BNZ's profit broadly flat in first quarter
Bank of New Zealand's profit have been broadly flat over the first quarter of the new financial year, according to a trading update posted by its Australian parent, NAB.
Growth in business lending and stable margins were largely offset by higher expenses in the three months to December 31, the bank said.
Bad and doubtful debt charges were flat, while indicators of asset quality improved.
In October last year the BNZ reported a full-year profit of $695 million, up 20 per cent.
While no specific numbers were given for the BNZ, the NAB group as a whole turned in a A$1.55 billion (NZ$1.7b) first-quarter profit, up 7 per cent.
Lower bad debts and growth in mortgages offset higher costs and a decline in business lending.
"The group achieved a solid first-quarter result, with a continuation of the trends evident in the second-half 2013 result, including further improvement in asset quality and good growth in mortgages," NAB chief Cameron Clyne said in a statement.
As record low interest rates fire up the property market, Clyne said NAB had increased its share of the home-loan market over the quarter.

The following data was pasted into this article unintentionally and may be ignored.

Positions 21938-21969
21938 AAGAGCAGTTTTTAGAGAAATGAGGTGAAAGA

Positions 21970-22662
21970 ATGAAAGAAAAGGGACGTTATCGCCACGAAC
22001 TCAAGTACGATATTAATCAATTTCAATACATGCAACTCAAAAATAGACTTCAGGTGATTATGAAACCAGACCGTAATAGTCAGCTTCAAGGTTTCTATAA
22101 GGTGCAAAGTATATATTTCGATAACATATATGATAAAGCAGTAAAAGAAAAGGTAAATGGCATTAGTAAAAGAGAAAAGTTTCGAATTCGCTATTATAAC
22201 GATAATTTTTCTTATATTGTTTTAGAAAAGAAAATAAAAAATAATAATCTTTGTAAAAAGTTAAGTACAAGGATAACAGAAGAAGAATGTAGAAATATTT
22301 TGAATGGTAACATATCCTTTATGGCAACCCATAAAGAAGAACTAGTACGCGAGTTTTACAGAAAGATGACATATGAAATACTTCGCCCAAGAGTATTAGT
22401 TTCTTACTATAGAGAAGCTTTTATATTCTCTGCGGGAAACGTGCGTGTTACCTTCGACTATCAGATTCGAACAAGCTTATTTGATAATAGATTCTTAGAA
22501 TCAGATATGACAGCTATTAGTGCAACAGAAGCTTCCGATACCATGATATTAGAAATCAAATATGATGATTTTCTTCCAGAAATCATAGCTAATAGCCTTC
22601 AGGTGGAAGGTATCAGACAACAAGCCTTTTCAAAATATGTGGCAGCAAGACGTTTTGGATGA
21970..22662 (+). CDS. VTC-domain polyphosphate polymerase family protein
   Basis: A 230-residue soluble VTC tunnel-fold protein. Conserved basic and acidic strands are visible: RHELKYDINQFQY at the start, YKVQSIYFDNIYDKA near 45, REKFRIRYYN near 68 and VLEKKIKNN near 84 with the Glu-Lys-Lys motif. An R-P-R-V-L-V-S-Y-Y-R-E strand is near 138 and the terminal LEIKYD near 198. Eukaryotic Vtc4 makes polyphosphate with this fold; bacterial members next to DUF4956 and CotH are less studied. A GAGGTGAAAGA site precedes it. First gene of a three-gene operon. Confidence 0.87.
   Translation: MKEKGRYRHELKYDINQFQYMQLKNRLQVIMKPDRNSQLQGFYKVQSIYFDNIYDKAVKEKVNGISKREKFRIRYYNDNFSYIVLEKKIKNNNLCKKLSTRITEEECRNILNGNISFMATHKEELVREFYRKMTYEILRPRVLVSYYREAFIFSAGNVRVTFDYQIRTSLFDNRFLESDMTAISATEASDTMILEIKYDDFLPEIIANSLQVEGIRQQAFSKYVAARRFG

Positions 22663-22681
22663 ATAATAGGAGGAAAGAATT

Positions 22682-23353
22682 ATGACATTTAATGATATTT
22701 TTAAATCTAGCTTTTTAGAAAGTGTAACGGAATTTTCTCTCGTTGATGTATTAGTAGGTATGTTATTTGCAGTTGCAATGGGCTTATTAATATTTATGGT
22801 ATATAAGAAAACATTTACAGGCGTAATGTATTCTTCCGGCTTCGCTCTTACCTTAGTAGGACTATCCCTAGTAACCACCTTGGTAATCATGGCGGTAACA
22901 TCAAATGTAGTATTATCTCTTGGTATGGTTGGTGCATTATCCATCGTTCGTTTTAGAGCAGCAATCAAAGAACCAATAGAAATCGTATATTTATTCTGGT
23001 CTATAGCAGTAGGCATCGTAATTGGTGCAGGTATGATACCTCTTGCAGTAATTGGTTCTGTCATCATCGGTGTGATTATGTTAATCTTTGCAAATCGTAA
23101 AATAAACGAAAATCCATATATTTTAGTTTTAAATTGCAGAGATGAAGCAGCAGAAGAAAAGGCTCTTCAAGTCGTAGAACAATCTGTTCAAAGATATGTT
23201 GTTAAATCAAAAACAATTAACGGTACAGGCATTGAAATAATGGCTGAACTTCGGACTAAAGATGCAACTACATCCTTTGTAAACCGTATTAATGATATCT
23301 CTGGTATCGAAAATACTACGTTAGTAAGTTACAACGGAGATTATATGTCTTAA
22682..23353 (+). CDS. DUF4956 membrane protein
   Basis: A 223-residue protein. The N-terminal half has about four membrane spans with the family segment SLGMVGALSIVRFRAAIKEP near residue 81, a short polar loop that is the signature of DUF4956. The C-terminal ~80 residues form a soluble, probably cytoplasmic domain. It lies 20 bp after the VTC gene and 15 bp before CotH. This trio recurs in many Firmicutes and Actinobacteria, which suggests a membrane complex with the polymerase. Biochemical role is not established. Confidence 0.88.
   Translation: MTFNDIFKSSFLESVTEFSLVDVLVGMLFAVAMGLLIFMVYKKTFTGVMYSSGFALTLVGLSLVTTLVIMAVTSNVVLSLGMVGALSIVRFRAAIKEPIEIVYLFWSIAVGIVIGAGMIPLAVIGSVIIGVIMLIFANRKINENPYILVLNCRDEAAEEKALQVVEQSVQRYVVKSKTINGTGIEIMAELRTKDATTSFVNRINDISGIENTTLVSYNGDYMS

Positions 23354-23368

Despite gains in home loans, NAB's lending to business was "slightly lower" over the quarter amid stiff competition from rivals and slack demand from customers.
With the British economy pulling out of recession, Clyne said the improved performance of NAB's Clydesdale and Yorkshire banks in Britain was "particularly pleasing" as bad debts from the country declined.
However, the NAB warned that it was facing the prospect of higher claims from disgruntled customers in Britain.
Amid widespread claims of mis-selling of financial products by customers of all banks in the Britain, NAB said its "redress costs" were negligible in the quarter, but that there had been an increase in complaints.
NAB's British business has proved a source of major problems for the group in the past as Britain's weak economy triggered an increase in bad debts.